AlyssaS - 12:42 am on Oct 25, 2011 (gmt 0)
It does not matter if you spent 5000 hours and $5 million dollars to create your site. That part is done. You have a site and the money is well spent hopefully on creating a good site.
Now you have to get traffic to your site. You can pay for it via AdWords and other places, you can have great links from other sites or you can get organic traffic. When I refer to "Free Money" it is the organic traffic I am talking about
They arn't talking about time and money spent creating their site, travelin cat. They are talking about time and money spent trying to manipulate G's proprietary algo!
There's a divide on this thread between those who started a decade ago or more, like yourself, and those who started a few years ago.
In the early days of the net, you set up your site, networked like mad trying to build a "loyal readership", which involved exchanging blogroll links and commenting, building subscription readers, and so on. And if someone linked to you and sent you traffic and a) you hadn't solicited the link and b) hadn't paid for the traffic, it was "free traffic".
I remember thinking "OMG, Google likes me and has linked to me and sent me traffic!" and there was a giddy sense of bounty. I had no idea that I had featured on their radar because of all the networking and consequent linking that was taking place, I knew diddly squat back then. I also had the "free traffic" feeling when people dugg my articles or stumbled them. I've still got a screenshot on my hard drive of my stats for this miraculous moment when I got 8000 hits in an hour because something I wrote was current, and I kept admiring it from time to time, and emailed the image to my mom! It was a very big deal back then. I still get the "free traffic" feeling when I get a rush of hits from Facebook because someone somewhere has shared my stuff.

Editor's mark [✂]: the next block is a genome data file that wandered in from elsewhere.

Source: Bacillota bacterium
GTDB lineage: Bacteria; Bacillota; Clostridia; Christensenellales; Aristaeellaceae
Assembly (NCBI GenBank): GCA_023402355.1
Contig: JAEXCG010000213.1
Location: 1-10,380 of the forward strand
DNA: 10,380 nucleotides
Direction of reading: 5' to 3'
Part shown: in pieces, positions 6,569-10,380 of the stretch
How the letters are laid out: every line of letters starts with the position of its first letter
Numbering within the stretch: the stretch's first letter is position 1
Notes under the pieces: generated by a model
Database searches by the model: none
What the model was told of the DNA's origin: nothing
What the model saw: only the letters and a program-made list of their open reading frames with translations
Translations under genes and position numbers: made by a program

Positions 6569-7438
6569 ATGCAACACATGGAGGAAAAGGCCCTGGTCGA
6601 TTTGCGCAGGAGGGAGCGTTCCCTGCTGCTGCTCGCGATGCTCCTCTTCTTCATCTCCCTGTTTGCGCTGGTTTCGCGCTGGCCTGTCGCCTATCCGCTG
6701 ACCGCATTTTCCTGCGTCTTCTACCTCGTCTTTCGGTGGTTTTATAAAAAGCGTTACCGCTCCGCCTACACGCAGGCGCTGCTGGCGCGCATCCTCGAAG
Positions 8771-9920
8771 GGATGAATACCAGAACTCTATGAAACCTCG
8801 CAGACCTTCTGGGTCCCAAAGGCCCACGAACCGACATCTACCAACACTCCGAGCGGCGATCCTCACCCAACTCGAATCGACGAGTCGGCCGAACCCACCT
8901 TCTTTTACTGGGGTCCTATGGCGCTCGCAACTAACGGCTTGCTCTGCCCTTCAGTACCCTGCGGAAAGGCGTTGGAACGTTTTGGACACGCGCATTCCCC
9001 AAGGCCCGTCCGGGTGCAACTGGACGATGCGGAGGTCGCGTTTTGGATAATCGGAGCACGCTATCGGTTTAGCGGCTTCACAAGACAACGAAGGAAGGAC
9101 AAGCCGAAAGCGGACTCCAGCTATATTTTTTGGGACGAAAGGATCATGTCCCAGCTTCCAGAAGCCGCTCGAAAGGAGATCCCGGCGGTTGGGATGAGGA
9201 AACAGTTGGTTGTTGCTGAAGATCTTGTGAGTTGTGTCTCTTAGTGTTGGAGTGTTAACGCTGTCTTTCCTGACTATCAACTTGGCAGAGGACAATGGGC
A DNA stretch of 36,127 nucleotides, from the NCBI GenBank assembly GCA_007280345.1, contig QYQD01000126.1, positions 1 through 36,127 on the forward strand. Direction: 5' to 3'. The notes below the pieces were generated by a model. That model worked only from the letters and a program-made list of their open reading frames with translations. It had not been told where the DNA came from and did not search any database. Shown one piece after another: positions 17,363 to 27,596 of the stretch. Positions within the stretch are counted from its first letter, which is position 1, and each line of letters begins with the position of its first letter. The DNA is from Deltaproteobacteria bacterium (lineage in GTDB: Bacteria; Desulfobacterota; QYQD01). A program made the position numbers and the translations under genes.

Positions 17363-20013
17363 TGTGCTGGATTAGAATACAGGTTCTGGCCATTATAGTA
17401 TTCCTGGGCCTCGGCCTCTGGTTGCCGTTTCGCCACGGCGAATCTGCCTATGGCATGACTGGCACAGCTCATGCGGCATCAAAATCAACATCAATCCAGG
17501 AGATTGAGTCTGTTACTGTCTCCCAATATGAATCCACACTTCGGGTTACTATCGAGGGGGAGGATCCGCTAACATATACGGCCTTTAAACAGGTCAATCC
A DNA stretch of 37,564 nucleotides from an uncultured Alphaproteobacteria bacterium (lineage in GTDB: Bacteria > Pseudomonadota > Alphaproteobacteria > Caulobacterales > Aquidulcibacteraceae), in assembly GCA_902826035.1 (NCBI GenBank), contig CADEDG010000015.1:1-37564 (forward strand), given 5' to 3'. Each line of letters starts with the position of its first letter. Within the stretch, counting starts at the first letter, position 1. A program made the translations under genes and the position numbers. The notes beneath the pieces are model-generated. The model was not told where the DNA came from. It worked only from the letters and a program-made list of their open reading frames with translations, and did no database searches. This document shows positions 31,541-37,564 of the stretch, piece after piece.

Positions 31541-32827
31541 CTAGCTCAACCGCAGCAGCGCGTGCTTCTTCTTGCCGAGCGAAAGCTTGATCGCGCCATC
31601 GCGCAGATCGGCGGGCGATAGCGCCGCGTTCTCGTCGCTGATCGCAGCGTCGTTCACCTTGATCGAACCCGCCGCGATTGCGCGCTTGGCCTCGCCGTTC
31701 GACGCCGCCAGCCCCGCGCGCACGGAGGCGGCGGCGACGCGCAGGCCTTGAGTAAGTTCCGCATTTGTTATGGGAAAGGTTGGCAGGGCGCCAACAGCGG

But it's now late 2011, and when people talk about working hard for their traffic they mean "I've busted my gut writing and spinning articles and creating profiles and guest posting and whatnot to manipulate G's algo. Dammit, I've worked for this traffic!"
And they have worked. But it is still a flawed business model. Perhaps not because people shouldn't rely on "free traffic" but because people should realise that basing your whole existence on trying to manipulate a proprietary algo on someone else's website, over which you have no control, might end in tears.
The black hatters have a more realistic view of the world - they know that at any time their sites may lose traffic because they are essentially being parasites on someone else's platform, and they ride the wave. White hatters are also being parasites on someone else's platform, but they don't realise it, and hence the crash hurts more.